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Big payoffs

Memorial A Novel Bruce Wagner Simon & Schuster: 512 pp., $26

September 03, 2006|Meghan Daum | Meghan Daum is a writer and weekly columnist for The Times' opinion page.

BACK in the old days, you knew you'd made it when your name appeared in the crossword puzzle of a major newspaper. Today, that high-water mark is mention in a Bruce Wagner novel. The author of the well-known "cellphone trilogy" ("I'm Losing You," "I'll Let You Go" and "Still Holding") and last year's "The Chrysanthemum Palace," Wagner also writes for the screen and is about as close to being a Hollywood insider as a writer of complete sentences can get.

Wagner does not so much pepper his books with the names of the rich, famous and conspicuously aspirational as dump an entire spice rack onto the pages and leave the reader gasping for air. If Wagner put his name-drops in boldface, gossip column-style, his books would have the blocklike appearance of e-mails in which the sender is virtually screaming at the recipient: Larry King, Melissa Mathison, Stella McCartney!!!

All these names, and more, appear within the first 18 pages of Wagner's new novel, "Memorial." This actually shows great restraint by the author, who managed to mention five movie stars, an Hermes scarf and the Beverly Hills restaurant Crustacean on the first page of "Still Holding." Some might want to read "Memorial" with a computer nearby so they can check the Internet for every elusive reference. But for all his status obsession, Wagner is not a snob. His references are designed less for public consumption (or humiliation) than as a way of letting us in on characters whose interior lives consist mainly of comparing themselves to others.

"Memorial" is a family story played out against a backdrop of high-tax-bracket seediness. The Herlihy family is reasonably well-heeled but splintered, alienated and desperate for something its members can't quite put their fingers on. There's Joan, a 37-year-old architect gunning for a billionaire's high-profile commission of a memorial for victims of the Indian Ocean tsunami. Her 41-year-old brother, Chester (Chess), is a mostly out-of-work location scout who lives in West Hollywood in a converted garage owned by Don Knotts' daughter, Karen.

Their mother, Marjorie, long ago abandoned by their father and recently widowed by her second husband, lives in Beverlywood. When not entertaining girlish dreams of visiting India, she measures her days in lottery tickets. Meanwhile, unbeknown to any of them, Raymond Rausch, the estranged husband and father, is living with Ghulpa, his 42-year-old Indian lover, in the city of Industry.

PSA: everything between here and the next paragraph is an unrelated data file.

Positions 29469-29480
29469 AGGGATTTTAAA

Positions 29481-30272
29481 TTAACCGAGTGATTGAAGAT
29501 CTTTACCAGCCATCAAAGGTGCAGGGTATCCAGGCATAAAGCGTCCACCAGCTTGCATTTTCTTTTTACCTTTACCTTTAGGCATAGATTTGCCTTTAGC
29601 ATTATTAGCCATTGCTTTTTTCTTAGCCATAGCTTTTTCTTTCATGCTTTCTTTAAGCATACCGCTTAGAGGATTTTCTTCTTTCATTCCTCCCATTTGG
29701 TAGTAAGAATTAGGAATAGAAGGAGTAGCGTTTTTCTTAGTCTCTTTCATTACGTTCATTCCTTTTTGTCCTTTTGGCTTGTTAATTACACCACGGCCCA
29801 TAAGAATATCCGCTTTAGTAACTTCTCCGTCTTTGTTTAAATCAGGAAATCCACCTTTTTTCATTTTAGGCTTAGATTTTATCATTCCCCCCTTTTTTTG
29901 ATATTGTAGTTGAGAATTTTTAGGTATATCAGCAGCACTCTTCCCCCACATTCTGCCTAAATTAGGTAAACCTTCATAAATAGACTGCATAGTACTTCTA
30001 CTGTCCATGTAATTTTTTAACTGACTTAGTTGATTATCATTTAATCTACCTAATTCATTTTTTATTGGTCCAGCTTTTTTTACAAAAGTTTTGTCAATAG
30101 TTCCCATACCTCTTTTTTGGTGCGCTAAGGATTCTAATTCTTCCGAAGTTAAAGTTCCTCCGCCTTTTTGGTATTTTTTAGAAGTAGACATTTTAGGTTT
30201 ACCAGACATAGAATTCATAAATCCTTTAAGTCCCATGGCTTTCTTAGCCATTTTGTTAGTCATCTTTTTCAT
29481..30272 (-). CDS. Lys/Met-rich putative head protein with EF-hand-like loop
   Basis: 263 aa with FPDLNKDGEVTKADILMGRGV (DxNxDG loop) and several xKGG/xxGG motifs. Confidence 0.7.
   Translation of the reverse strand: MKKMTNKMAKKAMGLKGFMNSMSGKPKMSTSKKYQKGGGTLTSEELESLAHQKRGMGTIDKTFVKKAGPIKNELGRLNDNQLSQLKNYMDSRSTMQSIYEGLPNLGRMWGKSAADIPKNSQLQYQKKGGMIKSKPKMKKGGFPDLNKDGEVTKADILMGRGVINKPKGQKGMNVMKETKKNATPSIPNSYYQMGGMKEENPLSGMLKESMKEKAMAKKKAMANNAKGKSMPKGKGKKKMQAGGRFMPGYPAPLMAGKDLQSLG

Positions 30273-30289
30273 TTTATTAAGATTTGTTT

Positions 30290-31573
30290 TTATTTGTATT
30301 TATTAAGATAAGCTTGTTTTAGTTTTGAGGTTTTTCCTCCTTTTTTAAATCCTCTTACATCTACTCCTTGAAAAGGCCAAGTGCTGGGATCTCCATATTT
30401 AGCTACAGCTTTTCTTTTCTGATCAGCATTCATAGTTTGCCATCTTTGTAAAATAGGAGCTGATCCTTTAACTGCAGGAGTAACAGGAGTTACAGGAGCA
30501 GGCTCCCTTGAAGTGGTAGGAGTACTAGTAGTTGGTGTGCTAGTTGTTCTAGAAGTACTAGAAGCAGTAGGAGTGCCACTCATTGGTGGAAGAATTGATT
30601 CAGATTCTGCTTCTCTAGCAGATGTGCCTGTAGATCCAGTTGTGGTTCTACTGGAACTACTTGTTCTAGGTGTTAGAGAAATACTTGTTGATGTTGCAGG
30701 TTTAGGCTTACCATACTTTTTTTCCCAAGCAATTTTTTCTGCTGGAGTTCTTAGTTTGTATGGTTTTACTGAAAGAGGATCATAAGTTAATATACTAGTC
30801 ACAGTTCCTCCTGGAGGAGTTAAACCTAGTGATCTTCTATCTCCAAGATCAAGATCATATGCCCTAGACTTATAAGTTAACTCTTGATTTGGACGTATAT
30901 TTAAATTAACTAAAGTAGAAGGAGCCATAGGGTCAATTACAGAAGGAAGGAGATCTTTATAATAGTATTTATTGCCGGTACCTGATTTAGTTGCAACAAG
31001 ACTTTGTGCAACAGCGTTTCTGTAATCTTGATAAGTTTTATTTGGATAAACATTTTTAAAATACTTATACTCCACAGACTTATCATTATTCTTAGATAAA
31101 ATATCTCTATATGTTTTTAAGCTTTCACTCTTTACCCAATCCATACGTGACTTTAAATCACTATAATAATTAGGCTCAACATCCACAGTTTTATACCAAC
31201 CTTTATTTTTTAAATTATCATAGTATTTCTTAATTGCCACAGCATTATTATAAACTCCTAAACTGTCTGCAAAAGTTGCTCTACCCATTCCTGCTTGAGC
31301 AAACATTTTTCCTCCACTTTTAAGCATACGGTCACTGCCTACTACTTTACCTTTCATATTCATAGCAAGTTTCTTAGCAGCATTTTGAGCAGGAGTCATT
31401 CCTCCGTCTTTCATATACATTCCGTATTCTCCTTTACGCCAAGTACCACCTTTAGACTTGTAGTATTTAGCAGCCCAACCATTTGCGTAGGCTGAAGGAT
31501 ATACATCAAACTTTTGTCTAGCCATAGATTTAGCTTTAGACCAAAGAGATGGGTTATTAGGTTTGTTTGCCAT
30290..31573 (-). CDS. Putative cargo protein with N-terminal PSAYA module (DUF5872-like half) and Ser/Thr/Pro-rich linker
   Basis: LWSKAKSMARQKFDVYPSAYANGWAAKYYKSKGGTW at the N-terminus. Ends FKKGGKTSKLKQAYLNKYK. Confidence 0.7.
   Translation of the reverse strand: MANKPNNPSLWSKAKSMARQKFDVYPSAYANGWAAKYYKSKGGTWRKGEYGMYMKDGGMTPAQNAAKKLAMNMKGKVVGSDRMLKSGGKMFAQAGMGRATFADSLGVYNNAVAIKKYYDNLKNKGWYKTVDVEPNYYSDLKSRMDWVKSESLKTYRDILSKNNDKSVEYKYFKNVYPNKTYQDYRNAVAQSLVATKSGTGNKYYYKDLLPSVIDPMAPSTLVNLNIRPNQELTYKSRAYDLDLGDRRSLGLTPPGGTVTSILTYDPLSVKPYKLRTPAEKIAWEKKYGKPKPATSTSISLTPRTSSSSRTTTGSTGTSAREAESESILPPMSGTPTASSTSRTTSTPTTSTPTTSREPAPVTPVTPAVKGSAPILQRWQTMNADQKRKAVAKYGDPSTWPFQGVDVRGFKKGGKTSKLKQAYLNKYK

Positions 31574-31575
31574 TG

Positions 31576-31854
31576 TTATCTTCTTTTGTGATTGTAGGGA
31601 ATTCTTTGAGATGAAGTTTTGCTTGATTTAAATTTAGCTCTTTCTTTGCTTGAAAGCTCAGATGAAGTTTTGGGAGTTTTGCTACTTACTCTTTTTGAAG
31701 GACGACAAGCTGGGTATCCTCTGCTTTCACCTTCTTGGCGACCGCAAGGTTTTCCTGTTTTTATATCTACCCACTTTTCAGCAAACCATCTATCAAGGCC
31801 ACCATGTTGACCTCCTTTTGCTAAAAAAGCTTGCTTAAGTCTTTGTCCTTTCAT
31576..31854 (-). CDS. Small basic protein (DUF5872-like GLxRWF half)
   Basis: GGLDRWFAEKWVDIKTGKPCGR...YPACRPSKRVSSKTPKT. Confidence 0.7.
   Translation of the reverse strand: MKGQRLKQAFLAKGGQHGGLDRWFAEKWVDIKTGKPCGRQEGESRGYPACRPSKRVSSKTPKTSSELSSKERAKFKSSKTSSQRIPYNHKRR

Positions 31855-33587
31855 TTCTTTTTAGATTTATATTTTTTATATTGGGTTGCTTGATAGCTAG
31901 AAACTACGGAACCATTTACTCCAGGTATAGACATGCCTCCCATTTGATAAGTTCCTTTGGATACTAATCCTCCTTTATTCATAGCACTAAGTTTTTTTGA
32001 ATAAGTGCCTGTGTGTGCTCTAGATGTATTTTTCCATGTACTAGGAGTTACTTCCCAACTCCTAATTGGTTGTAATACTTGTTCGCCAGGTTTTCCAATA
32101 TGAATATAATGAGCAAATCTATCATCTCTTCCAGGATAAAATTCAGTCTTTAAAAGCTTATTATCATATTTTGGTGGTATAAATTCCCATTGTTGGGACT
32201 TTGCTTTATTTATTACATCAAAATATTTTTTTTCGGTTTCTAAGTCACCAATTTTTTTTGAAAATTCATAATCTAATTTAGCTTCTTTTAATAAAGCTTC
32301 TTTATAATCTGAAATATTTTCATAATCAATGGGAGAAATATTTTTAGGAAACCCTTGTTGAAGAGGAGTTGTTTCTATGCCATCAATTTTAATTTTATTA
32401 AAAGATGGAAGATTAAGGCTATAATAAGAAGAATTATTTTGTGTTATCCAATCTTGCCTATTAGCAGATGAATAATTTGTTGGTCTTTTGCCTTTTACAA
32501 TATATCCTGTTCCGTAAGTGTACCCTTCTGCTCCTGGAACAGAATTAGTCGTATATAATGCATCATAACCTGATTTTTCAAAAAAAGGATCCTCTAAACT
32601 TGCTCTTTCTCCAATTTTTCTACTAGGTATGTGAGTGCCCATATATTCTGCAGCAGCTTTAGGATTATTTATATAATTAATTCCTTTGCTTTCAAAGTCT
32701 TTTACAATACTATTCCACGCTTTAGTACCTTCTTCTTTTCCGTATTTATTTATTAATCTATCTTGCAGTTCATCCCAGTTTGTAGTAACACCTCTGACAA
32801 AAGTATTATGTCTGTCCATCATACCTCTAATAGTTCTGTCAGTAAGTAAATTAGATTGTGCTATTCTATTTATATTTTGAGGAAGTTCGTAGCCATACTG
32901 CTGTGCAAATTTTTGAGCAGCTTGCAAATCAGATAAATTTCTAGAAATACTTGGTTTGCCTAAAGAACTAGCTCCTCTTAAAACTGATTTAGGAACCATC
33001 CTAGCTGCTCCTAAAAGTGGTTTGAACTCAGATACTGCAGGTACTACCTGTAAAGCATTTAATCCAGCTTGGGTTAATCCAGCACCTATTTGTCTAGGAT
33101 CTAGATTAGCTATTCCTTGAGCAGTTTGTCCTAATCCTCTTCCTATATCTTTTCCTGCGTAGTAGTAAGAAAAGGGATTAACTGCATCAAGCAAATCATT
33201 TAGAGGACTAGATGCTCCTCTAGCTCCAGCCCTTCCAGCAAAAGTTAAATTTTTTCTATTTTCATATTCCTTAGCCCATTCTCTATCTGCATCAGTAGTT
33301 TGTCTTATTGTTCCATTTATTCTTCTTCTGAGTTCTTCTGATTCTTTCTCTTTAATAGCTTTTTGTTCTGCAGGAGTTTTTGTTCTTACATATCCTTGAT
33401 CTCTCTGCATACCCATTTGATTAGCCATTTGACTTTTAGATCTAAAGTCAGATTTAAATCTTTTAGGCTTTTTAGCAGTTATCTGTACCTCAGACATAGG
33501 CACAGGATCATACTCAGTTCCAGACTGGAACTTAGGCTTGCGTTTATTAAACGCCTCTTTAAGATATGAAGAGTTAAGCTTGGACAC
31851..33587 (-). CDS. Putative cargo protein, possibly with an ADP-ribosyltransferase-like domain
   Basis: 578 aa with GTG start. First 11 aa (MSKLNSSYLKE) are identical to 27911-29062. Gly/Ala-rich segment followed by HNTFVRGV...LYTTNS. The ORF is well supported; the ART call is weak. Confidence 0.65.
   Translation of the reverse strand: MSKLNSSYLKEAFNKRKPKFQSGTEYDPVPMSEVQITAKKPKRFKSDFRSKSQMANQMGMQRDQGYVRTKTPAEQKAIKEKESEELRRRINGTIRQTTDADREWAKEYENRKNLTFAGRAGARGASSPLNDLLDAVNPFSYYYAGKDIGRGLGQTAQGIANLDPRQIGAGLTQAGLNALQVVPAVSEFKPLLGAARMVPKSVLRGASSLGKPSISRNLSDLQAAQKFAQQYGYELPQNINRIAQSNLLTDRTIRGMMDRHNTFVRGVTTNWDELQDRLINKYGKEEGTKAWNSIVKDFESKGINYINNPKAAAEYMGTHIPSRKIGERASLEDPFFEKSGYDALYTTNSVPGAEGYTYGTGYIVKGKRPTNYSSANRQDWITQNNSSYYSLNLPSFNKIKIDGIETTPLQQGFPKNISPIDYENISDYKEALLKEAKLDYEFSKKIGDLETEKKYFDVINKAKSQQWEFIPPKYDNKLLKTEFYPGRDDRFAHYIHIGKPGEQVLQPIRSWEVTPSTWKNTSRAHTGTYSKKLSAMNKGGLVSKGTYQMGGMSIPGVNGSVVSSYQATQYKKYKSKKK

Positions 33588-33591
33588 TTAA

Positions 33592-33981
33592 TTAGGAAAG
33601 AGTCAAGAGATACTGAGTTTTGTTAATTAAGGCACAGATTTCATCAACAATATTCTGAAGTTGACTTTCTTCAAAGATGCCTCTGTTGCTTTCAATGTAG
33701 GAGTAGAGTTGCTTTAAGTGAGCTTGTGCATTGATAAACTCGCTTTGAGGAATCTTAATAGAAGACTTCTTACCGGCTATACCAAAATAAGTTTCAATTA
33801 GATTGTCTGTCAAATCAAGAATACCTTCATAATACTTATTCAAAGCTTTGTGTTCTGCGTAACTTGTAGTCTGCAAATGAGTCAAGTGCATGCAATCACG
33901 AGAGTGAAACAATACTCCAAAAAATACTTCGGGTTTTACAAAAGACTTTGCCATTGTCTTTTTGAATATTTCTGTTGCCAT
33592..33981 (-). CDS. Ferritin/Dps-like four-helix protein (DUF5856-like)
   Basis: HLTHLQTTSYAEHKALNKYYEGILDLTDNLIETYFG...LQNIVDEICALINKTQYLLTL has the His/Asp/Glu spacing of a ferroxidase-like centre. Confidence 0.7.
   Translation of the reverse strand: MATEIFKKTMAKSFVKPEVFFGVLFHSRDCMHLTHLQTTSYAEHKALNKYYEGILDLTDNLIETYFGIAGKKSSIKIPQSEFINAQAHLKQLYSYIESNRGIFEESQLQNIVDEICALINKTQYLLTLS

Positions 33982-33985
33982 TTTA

Early in the book, Chess thinks he's scouting a location for his best friend, Maurie Levin, and finds himself facing a crazed, gun-wielding hillbilly. After hurling himself into a wall and urinating in his pants, he realizes that the whole episode is being filmed for a reality show called "Friday Night Frights." Convinced he has nerve damage, Chess descends into a vortex of chronic pain that "migrated and stabbed, pulsed and tingled, and didn't relent." Soon, he's addicted to painkillers and obsessed with suing "Friday Night Frights."

When not lending money to her son or comforting her neighbor, whose King Charles Spaniel, Mr. Pahrump, has been diagnosed with cancer, Marjorie buys Lotto tickets from a neighborhood liquor store run by a family from Bombay. An eternal optimist, she proves an easy target for a band of sophisticated con artists, who tell her she's won $6 million in a "shadow drawing of the New York State Lottery called The Blind Sister." Sworn to secrecy by a "Special Programs Division" agent named Lucas Weyerhauser, Marjorie ultimately forks over her life savings and suffers a violent attack that foreshadows a more brutal incident to come.

Joan spends her days with her business partner (and sometime lover) Barbet, working on the entry for the tsunami memorial. In her spare time, she sleeps with a consul general from India, as well as the billionaire who commissioned the memorial. Although, in some ways, she's the least sharply drawn character -- her architectural ambitions seem curiously dispassionate; she also doesn't seem to have any friends she hasn't bedded -- Joan is the one who pushes this freight train of a story to its destination by eventually seeking out the absent patriarch, Ray.

We meet Ray early on, but it isn't immediately clear he's part of the family. Once we learn this, however, we kind of like the family a little more. Sealed off from the bourgey detritus of show business references and "starchitects" (a favorite sobriquet of Wagner's here; you can almost see him up at night registering the URL for, Ray's sections of the novel are as palate-cleansing as they are mildly depressing. At 76, Ray is awaiting a cash settlement from Industry after police officers accidentally busted into his apartment, shot his dog and caused him to have a mild heart attack.

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